Friday, March 22 2002
The Times of India
Arsenic contamination has been a major problem in West Bengal. Despite myriad experiments and lengthy studies, the situation continues to be grim.
Recent soil tests in arsenic-affected blocks of North 24 Parganas have shown that around 6.4 tonnes of arsenic is being deposited in the farmlands in these areas. As a result, crops that are being grown here, including paddy, wheat, and vegetables like papaya, potatoes and radish, have also shown a dangerous level of arsenic contamination in them.
Independent tests carried out by Jadavpur University, Cornell University of New York, Dhaka University and CSIRO of Australia the Food and Agricultural Organisation have shown similar results, with the maximum amount of arsenic deposited in rice husk and arum.
Carrying out a field survey in Kolsur village of Deganga block, it was found that every kilogram of rice husk contained 1,900 micrograms of arsenic. The husk is the main food for cattle, which increases the possibility for their entering human food systems.
These were the revelations of a briefing paper prepared by Consumer Unity and Trust Society (CUTS) on sustainable management of water resources.
“Due to over dependence on underground water for irrigation, water level has fallen substantially… Unrestrained lifting of underground water with high power pumps has resulted in over concentration of arsenic, iron and other chemicals in water making it unfit for consumption. Use of arsenic contaminated water for irrigation has resulted in alarming deposit of arsenic in vegetables, wheat and rice,” the paper said.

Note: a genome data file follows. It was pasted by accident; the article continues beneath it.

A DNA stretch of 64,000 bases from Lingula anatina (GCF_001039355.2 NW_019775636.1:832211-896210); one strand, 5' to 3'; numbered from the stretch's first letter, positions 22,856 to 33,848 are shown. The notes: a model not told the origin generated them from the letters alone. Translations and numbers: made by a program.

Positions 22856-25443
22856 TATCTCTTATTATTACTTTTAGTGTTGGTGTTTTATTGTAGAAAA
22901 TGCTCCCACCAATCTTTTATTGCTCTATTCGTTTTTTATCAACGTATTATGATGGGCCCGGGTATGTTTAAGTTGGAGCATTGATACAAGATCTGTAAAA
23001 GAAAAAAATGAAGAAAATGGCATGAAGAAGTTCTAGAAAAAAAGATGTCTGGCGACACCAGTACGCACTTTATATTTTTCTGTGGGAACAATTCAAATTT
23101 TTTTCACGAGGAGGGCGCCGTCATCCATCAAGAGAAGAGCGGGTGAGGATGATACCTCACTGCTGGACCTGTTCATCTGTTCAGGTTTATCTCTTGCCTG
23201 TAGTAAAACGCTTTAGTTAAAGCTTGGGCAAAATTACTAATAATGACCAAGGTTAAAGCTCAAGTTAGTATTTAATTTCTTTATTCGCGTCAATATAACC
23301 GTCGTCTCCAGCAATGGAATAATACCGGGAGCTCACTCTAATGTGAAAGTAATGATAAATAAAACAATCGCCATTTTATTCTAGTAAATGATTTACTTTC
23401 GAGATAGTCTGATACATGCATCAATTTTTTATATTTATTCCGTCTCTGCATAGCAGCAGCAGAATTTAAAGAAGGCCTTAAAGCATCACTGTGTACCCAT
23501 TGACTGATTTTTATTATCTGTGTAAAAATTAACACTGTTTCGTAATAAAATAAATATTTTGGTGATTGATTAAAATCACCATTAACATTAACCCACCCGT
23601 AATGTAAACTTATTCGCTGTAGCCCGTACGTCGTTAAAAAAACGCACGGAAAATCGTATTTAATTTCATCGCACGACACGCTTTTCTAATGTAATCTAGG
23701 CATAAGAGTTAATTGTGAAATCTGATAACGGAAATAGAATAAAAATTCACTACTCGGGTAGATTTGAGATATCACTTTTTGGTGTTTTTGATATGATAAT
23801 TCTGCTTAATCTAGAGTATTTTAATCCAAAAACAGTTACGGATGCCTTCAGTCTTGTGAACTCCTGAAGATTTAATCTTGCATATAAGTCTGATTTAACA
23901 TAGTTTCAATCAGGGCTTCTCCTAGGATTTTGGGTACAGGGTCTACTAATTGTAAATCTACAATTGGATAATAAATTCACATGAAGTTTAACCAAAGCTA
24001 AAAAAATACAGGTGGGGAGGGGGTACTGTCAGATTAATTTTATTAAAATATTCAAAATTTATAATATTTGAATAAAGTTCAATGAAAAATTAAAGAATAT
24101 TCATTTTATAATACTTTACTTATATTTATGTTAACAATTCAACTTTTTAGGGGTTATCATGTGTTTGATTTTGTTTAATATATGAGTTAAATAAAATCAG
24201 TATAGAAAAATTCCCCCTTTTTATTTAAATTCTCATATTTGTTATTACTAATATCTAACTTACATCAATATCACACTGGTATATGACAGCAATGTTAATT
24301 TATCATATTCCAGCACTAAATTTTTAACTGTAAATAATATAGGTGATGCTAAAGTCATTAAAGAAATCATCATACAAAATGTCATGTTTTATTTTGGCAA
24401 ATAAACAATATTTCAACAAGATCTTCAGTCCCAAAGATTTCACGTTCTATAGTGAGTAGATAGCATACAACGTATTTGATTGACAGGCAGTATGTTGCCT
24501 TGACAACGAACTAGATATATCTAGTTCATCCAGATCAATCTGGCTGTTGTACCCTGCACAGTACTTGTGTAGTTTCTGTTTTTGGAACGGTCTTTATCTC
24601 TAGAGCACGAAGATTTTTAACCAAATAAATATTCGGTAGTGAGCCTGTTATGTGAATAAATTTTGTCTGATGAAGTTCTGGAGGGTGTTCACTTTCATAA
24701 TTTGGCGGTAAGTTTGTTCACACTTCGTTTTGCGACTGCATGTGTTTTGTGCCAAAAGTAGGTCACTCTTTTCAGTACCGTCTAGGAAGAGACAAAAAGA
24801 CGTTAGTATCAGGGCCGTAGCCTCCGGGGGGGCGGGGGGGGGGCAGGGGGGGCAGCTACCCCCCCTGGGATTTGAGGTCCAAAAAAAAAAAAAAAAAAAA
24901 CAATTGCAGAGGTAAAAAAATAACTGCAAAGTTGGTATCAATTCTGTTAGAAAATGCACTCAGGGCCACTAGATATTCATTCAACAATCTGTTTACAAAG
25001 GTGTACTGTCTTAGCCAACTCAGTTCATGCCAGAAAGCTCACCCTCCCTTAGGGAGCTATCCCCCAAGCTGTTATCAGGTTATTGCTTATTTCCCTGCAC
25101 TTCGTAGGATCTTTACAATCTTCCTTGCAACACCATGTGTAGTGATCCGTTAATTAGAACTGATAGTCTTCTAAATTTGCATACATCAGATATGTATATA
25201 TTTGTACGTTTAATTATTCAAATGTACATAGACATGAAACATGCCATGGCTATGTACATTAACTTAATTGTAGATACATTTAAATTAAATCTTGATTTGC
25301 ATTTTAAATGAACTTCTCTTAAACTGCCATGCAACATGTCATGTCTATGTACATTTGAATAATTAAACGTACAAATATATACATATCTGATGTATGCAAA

The decline in ground water levels had a severe negative effect on biodiversity. As water level declined, numerous plants, which thrived on ground water, have perished. Apart from affecting biodiversity and ecological balance, it has adversely affected the life of animals due to the scarcity of fodder.
The paper criticises the policy setting up large dams for irrigation projects.
“Big dams have destroyed the water-holding capacity of major rivers due to heavy siltation. Consequently, many rivers have dried up, thus severely affecting the supply of surface water …Loss of surface water has increased the earth’s temperature as well,” the paper states.
March 22 is observed as International Day for Water by the UN General Assembly in 1992. “Studies have shown that without better management of water resources and related ecosystems, two-thirds of humanity will suffer from severe to moderate shortages of water by 2025,” Arjun Dutta of CUTS said.
CUTS is at the forefront of a movement to pressurise the Centre to formulate a national policy on water management. “Our suggestions will be in line with the government policy, which will speed up the implementation process,” Dutta said.